US Defense Secretary Lloyd Austin’s recent visit to New Delhi was a chance for the United States and India to discuss the nature and depth of their strategic partnership – particularly against the backdrop of tensions with an aggressive China.
Austin visited New Delhi soon after leaders of the “Quad” – the Quadrilateral Security Dialogue involving Australia, India, Japan and the US – pledged to promote a “free, open, rules-based order, rooted in international law to advance security and prosperity and counter threats to both in the Indo-Pacific and beyond”. An editorial in China’s state-steered Global Times scoffed at the intentions of the Quad. Yet Austin’s official travels clearly reflected the Biden administration’s wish to strengthen ties with America’s partners and allies, having arrived in New Delhi via the US Indo-Pacific Command headquarters in Hawaii and a trip to treaty allies Japan and South Korea.
Austin’s trip to India did leave unanswered several big questions about the closeness of US-India ties. The US sees India as a major defence partner, thanks to converging strategic interests, and Washington wants to “encourage India’s leading role” in the Indo-Pacific region. In New Delhi, Prime Minister Narendra Modi stressed the importance of bilateral defence cooperation.
Some of Austin’s statements in India did appear surprising. If, as he said at a press conference, India and China were “never” on the verge of war during the violent stand-off in eastern Ladakh last year, why did former president Donald Trump offer to mediate between the two countries? And why has China’s aggressiveness in South and Southeast Asia helped drive India towards closer strategic collaboration with other Quad member states? Was Austin downplaying the seriousness of the confrontation with China, or does he not fully grasp the challenge?
The US and India are undoubtedly drawing closer. This is not just a recent change, with the two countries in fact signing four major security pacts since 2002, including on logistics to allow each country’s military to use bases for repair and replenishment, communications, and for the sharing and sale of sophisticated American military technology to India. The Bush administration in the 2000s also moved to normalise civil nuclear cooperation with India.
Nevertheless, India’s decision in 2018 to buy Russia’s S-400 missile has created tension between New Delhi and Washington. Austin highlighted America’s wish that its allies and partners move away from Russian acquisitions which, as he put it, would “trigger sanctions on our behalf”. The US Countering America’s Adversaries Through Sanctions Act (CAATSA) restricts defence purchases from Russia, Iran and North Korea. Yet the issue of sanctions was not discussed during Austin’s visit, because India has yet to acquire the S-400. CAATSA remains an elephant in the room, and the Biden administration – as with the Trump administration before it – has not ruled out imposing sanctions on India if it goes ahead with the deal.
India counters that the acquisition of the S-400 missiles was on its agenda before the US introduced CAATSA, and that its military has a diversified portfolio. Russia is its top arms supplier, but it also buys weapons from the US, Israel and France.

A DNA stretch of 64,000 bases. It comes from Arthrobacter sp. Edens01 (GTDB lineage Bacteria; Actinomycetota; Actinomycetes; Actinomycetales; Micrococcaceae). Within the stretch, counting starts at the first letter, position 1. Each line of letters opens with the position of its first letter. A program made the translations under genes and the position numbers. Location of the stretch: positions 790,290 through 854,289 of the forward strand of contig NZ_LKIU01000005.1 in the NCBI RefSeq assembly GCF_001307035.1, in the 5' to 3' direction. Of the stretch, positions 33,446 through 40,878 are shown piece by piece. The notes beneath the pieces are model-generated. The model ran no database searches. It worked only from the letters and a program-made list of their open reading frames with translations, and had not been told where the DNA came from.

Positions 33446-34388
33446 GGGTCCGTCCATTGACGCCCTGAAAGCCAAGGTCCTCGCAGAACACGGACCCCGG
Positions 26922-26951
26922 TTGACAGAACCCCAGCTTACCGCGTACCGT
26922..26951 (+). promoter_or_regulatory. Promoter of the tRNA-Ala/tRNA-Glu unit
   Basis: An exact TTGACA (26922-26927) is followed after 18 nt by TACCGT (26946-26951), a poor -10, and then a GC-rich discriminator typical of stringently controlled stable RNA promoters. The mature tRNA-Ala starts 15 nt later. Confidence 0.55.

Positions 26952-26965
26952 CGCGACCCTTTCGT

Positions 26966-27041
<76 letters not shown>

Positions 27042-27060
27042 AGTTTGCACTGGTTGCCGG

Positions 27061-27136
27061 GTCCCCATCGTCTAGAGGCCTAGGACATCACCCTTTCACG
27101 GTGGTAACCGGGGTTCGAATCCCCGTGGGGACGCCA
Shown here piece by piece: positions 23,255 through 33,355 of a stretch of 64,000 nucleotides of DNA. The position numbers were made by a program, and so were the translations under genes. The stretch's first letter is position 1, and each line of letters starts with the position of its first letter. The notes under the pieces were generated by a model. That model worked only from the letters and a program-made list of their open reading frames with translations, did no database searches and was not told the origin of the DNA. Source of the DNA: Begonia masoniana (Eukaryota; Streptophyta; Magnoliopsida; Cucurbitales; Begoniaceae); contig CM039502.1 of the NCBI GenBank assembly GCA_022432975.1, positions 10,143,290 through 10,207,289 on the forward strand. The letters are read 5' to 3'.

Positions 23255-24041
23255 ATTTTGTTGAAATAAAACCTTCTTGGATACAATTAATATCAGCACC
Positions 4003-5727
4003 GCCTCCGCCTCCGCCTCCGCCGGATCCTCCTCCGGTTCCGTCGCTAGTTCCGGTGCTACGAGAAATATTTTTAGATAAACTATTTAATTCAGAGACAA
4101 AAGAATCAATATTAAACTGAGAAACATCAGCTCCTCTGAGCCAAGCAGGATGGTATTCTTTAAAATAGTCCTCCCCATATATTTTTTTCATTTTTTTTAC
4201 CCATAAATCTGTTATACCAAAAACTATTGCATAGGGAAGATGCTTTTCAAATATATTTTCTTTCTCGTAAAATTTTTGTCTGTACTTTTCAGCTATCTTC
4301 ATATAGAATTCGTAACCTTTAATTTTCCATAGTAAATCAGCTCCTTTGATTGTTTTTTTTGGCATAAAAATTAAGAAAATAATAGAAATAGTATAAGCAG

What is clear is the incongruity of India’s military dependence on Russia as well as the US in defending against China.
This leaves open a question for Washington: while discouraging New Delhi from buying the S-400, should the US offer an alternative that would provide India with the same capability against China? India should remember that Russia started delivering the same missile to China in 2018, while delivery to India is expected to start in December. Both countries could wind up hitting each other with the same Russian missile.
The other unanswered question is whether US-India cooperation against China could be affected as New Delhi seeks to buy the S-400 from Moscow and jointly manufacture arms for export with Russia. India must work its way through the tangle of conflicting interests created by America’s hostility towards Russia and China on one side, and how it responds to the joint challenge to the global primacy of the US, as well as China’s threat to its territorial integrity.
What is clear is the incongruity of India’s military dependence on Russia as well as the US in defending against China. The closeness of the Sino-Russian comprehensive strategic partnership was obvious from the meeting between foreign ministers Sergey Lavrov and Wang Yi in the south-east Chinese city of Guilin, even as Austin held talks in New Delhi with Modi, Defence Minister Rajnath Singh, Foreign Minister Subrahmanyam Jaishankar and National Security Adviser Ajit Doval.
US-India ties are not without tensions. Austin’s statement that he had discussed human rights issues, particularly about citizenship for Muslim minorities in Assam, with Indian ministers (although notably not with Modi). New Delhi maintained a public silence on this aspect of the talks, along with Austin’s remark that the US values its partnership with India and partners “need to be able” to discuss such issues. During their election campaign, Joe Biden and his running mate, now Vice President Kamala Harris, criticised the Modi government’s suppression of human rights in the Muslim-majority region of Jammu and Kashmir and the Citizenship Amendment Act. Could the Biden administration’s strictures on such issues embolden Modi’s critics, while turning Indian public opinion against closer ties with Washington?
Also, if America’s wish for closer defence ties with India is challenged by what Washington may see as India’s illiberal domestic policies, could the US itself come to question the nature of its “closeness” to strategically important India?